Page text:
On Jan. 19, GM announced a partnership with Microsoft to accelerate self-driving vehicles. Microsoft joined in a $2-billion funding round for Cruise, along with GM, Honda and institutional investors. Walmart later joined the investment round, which grew to $2.75 billion, Cruise said on April 15.
The investment gave Cruise an implied valuation over $30 billion, up from $19 billion in May 2019. GM’s stake is now worth $19 billion, up from $11.9 billion, JP Morgan analyst Ryan Brinkman figures. That equates to about $13 per share in GM stock.
Apple, Alphabet (GOOGL)-unit Waymo, Uber (UBER), Ford and Tesla are among a large field of well-funded competitors in the autonomous-vehicle market.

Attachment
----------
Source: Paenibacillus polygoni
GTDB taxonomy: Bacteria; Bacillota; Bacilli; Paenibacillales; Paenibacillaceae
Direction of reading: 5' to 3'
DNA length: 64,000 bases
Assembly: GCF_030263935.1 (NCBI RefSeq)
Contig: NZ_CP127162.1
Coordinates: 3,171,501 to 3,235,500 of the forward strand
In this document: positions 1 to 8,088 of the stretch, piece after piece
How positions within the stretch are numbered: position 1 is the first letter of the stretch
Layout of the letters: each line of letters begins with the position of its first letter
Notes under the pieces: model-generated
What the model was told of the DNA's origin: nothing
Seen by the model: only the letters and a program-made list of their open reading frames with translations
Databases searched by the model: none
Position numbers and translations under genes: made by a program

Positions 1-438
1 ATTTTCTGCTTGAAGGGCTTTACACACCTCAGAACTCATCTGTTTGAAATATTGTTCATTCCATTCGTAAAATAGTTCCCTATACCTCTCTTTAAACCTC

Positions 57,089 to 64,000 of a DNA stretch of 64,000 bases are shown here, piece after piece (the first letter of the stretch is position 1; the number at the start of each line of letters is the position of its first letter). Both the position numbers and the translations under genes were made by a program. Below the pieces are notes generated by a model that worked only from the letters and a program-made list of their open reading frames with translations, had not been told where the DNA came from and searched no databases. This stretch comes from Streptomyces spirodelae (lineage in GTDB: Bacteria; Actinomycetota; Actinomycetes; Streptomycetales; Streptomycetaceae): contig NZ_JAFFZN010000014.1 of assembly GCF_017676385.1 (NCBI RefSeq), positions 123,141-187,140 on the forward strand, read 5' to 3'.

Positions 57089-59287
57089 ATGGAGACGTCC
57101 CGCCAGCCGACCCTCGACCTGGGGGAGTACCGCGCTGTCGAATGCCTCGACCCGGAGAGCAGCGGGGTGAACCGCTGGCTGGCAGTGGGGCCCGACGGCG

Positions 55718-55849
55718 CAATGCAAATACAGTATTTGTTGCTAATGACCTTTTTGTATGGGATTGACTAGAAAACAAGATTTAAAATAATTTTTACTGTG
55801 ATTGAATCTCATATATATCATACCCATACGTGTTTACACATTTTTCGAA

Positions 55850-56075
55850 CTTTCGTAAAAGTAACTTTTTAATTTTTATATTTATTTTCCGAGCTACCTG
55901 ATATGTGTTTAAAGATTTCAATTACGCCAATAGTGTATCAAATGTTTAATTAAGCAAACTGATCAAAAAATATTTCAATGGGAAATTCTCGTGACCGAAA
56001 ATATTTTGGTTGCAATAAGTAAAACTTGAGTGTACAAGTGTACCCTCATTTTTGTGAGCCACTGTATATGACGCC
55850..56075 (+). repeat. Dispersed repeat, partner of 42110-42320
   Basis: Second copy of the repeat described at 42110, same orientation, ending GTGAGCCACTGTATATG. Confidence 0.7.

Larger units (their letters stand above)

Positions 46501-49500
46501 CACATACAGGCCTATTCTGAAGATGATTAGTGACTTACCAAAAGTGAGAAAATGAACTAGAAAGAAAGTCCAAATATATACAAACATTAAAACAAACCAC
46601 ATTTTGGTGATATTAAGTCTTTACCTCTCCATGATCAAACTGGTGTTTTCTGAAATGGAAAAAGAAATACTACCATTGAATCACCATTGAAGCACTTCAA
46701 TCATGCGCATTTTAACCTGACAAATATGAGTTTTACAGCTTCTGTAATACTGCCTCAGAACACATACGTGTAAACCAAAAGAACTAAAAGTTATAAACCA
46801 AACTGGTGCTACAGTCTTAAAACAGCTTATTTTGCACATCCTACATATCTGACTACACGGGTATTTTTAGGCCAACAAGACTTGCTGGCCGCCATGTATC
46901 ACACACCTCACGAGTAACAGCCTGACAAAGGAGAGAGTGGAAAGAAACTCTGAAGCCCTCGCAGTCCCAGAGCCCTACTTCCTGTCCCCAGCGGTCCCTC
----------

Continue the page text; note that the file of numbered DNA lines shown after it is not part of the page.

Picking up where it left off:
Tesla, meanwhile, has released a new Full Self Driving beta version to select drivers. Despite the name, Tesla FSD is still a Level 2, hands-on system, while Cruise and Waymo are Level 4.
SuperCruise, an offering on some GM vehicles, is a Level 2, hands-free system.
GM Stock Priced Like An Underdog
As of July 9, GM stock had a market cap of $85 billion compared to $628 billion for Tesla. However, Tesla stock has fallen by about 25% from its all-time high. Ford stock is valued at $58 billion.
While GM sales dwarf those of Tesla, most are internal-combustion-engine (ICE) vehicles. That business could be headed for the scrap heap by 2035, GM announced on Jan. 18.
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Is GM Stock A Buy?
GM stock has a mediocre 63 IBD Composite Rating, but fundamental metrics don’t tell the full story.